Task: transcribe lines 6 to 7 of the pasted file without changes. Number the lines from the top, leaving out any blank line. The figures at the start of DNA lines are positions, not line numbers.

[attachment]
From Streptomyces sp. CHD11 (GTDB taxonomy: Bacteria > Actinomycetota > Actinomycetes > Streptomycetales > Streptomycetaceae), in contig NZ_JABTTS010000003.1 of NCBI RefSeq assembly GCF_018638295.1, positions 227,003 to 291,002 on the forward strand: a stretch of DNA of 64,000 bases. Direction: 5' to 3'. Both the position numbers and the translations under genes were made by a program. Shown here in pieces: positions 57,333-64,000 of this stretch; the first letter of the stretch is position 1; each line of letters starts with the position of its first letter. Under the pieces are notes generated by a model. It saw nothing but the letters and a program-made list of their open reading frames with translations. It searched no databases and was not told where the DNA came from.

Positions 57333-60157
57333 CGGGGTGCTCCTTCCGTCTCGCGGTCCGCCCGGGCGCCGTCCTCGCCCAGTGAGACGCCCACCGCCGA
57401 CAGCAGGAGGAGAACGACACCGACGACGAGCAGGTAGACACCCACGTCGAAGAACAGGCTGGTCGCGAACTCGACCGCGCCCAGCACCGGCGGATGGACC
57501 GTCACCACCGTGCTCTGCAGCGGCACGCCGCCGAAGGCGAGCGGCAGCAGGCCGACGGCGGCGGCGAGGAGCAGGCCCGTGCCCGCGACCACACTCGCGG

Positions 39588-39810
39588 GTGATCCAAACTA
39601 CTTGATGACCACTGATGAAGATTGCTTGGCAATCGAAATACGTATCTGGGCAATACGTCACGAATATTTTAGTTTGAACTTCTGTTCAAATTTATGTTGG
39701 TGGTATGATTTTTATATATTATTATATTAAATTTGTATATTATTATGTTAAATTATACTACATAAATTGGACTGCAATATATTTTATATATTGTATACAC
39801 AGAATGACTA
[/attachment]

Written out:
Positions 39588-39810
39588 GTGATCCAAACTA